Lake Michigan is really big and this blog was getting long, so we split our Lake Michigan experience into 2 parts. Also, we are really behind on posting blogs. As we send this out, we are actually already through Chicago and partway through the river systems (IL, MS, and OH Rivers) and on the Cumberland River in KY. We hope to catch up the blogs in the near future and get them posted, so feel free to disregard if they come at you too fast.
Home Alone on Lake Michigan – Part 1 (08/17-25/16)
8/17 – 25/2016 Summary: After leaving Ron and Marie on the dock, bags in hand, we headed across the North Channel to Meldrum Bay, alone for the first time for over 2 weeks. We love our friends, but it was nice have some alone time again. In the morning we crossed into the good ol’ US of A and cleared customs at Drummond Island.
Reflections on our time in Canada: We found the Canadians to be very nice and always helpful. They were always appreciative to have Americans enjoy their country. Surprisingly, in all of Canada, we saw no sizable mammals (i.e. deer, bear, moose, etc.) but only squirrels and a couple of otters. Most of all, the scenery was beautiful! But it was good to be back in the States where we could get more radio stations (although when we were able to get them in the Trent-Severn, we sometimes found Christian ones).
We had planned to go to the Mackinac Island Marina, but after reading the reviews of it being a very rolly marina, we opted instead for Mackinaw City just across the Straights of Mackinac. The plan was to tour Mackinac Island the next day, but we opted to wait a day due to the 95% forecast of over an inch of rain. Instead, we caught up on a few things on the boat and toured Mackinaw City…in the rain!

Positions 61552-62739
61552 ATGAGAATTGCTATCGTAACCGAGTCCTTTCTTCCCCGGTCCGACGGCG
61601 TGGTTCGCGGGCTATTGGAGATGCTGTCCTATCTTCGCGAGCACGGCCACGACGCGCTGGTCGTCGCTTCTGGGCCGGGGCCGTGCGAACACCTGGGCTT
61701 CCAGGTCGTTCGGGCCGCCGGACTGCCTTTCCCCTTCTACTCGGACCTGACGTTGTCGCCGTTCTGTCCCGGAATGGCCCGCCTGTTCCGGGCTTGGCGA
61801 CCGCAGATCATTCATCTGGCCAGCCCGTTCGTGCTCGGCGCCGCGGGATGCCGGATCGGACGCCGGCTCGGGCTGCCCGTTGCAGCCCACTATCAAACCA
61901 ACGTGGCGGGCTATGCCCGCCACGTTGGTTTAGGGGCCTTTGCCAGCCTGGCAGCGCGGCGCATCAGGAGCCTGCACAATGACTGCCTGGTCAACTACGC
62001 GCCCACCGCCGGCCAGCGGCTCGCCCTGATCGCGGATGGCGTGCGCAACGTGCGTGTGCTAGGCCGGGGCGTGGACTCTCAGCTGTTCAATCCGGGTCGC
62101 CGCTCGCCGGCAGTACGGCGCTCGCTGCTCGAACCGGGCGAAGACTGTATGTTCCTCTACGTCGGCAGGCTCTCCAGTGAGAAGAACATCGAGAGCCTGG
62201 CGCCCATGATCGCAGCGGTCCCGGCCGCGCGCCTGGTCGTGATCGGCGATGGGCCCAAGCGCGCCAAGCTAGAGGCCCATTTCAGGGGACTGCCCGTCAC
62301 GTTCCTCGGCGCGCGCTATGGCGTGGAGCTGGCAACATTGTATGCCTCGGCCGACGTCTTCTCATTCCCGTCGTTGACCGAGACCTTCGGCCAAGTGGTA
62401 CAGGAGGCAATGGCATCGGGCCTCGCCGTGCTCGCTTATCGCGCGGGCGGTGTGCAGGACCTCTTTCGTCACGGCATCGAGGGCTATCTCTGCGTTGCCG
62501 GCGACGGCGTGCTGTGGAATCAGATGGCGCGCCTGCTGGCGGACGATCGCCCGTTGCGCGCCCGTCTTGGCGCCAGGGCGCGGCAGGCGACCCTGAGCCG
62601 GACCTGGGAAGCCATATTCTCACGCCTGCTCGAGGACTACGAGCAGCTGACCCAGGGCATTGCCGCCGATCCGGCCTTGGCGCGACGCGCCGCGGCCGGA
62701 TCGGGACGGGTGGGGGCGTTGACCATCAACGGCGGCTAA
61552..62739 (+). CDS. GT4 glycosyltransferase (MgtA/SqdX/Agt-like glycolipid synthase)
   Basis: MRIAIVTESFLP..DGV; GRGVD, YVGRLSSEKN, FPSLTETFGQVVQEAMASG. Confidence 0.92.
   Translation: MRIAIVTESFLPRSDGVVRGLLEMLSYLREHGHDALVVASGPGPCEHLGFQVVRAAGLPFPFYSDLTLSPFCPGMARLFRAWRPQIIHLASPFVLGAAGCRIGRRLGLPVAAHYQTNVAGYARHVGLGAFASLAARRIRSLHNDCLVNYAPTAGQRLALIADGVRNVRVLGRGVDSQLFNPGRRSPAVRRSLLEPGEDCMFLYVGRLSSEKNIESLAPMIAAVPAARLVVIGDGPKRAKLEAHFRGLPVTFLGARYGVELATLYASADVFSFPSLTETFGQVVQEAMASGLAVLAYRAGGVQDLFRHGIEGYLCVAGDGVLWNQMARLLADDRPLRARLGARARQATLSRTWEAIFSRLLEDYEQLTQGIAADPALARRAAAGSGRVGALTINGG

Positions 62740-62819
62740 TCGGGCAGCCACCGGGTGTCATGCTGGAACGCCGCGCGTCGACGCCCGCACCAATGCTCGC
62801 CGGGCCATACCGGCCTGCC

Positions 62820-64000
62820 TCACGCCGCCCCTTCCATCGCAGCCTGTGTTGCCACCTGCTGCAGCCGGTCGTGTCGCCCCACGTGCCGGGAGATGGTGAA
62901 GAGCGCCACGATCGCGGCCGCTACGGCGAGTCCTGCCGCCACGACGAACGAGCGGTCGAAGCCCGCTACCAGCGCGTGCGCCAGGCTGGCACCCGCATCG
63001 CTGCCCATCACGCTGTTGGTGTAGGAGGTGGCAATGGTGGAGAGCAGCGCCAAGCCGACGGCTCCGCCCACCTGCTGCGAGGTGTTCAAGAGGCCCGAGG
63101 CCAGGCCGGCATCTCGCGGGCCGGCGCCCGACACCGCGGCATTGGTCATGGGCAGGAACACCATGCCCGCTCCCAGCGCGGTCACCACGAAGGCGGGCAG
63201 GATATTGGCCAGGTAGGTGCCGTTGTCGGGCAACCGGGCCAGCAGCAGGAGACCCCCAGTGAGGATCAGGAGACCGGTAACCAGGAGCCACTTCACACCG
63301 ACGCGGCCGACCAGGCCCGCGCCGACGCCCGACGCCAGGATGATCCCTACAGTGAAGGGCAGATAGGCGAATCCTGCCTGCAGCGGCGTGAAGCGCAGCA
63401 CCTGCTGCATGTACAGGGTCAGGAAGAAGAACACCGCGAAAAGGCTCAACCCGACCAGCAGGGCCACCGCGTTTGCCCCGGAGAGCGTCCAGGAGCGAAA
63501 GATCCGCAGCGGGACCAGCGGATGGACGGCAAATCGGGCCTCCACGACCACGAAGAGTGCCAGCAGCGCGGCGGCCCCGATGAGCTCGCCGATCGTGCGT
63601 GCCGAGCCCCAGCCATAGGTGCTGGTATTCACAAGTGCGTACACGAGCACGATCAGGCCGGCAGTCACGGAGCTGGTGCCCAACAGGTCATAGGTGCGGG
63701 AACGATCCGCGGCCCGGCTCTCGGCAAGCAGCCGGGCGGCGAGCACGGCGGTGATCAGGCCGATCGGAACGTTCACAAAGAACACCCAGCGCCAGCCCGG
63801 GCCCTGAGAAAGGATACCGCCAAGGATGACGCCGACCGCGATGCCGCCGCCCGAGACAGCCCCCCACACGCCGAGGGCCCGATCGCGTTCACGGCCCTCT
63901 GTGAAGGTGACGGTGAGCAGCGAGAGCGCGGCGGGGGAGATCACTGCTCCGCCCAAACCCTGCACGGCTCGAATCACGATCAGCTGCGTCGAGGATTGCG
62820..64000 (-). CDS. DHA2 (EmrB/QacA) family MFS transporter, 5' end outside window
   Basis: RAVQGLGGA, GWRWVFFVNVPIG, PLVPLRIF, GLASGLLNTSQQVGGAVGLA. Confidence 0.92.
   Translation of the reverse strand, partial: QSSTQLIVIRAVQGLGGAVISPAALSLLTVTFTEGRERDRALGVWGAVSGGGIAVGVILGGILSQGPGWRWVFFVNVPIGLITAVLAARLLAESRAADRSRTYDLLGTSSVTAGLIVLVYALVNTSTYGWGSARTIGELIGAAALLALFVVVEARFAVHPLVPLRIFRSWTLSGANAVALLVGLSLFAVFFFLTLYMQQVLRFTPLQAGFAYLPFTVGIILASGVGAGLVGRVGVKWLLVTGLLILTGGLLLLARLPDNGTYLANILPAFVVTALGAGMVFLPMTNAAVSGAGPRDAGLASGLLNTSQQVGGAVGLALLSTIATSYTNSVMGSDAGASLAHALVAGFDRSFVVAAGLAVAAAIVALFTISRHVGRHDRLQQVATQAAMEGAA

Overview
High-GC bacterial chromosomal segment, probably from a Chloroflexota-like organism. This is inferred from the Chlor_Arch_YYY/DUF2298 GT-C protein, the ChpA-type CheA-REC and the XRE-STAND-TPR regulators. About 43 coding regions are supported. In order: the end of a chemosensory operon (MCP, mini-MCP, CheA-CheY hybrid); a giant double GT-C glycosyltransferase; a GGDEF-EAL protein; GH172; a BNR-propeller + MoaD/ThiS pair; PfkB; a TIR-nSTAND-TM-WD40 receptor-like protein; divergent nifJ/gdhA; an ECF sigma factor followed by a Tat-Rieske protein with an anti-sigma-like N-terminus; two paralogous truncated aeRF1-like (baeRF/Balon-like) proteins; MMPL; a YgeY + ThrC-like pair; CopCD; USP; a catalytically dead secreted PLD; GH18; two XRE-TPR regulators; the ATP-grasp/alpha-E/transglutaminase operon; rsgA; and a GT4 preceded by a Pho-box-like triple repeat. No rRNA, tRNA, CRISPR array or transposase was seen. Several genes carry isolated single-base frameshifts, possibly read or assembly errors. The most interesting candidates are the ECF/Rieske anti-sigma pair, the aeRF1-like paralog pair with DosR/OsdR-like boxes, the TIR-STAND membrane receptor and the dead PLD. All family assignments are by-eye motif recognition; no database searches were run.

We spent most of the next day touring and biking Mackinac Island, your typical tourist trap with lots of fudge shops! That evening we got LC (the scooter) down and went to a lumberjack show.
Our hopes for heading south were dashed by yet another weather front, this time with high winds and a prediction of up to 9’ waves. So we found more to do on the boat. While waiting, we rented a car and drove south to Petosky to try to make up some touring time, as we were nearing the “Chicago by Labor Day” target.
It was not until day 7 we finally left Mackinaw City and headed south to Charlevoix. The 42-mile trip to Charlevoix was rough, but we were happy to be out of Mackinaw City and on the move again. While in Charlevoix we checked out the unique mushroom houses and visited Castle Farms (pictured below), a renovated “castle” built as a showplace for Sears farm products.
So this is the end of part 1. Part 2 will be coming soon. As usual, feel free to read on if you are interested in the details or just browse the pictures.
Details – After leaving Ron and Marie waving goodbye from the dock at Blind River, we headed back to the south side of the North Channel to Meldrum Bay. The channel was choppy with 2’ swells hitting us in about 3-second intervals – a bit uncomfortable. Meldrum Bay was pretty. We decided to stay in the marina for the night to catch up on email and do laundry. Unfortunately, the Internet would not reach our boat and we had to go to the marina office to get service. We didn’t even have phone service – a first, we think, in a marina! We walked to the local hotel/restaurant to get what had been recommended as the best key lime pie, but after being rudely told we were only dressed well enough to sit on the porch (in typical cruiser clothes), we decided they could keep their $6 slice of key lime pie (which we had intended to take back to the boat anyway).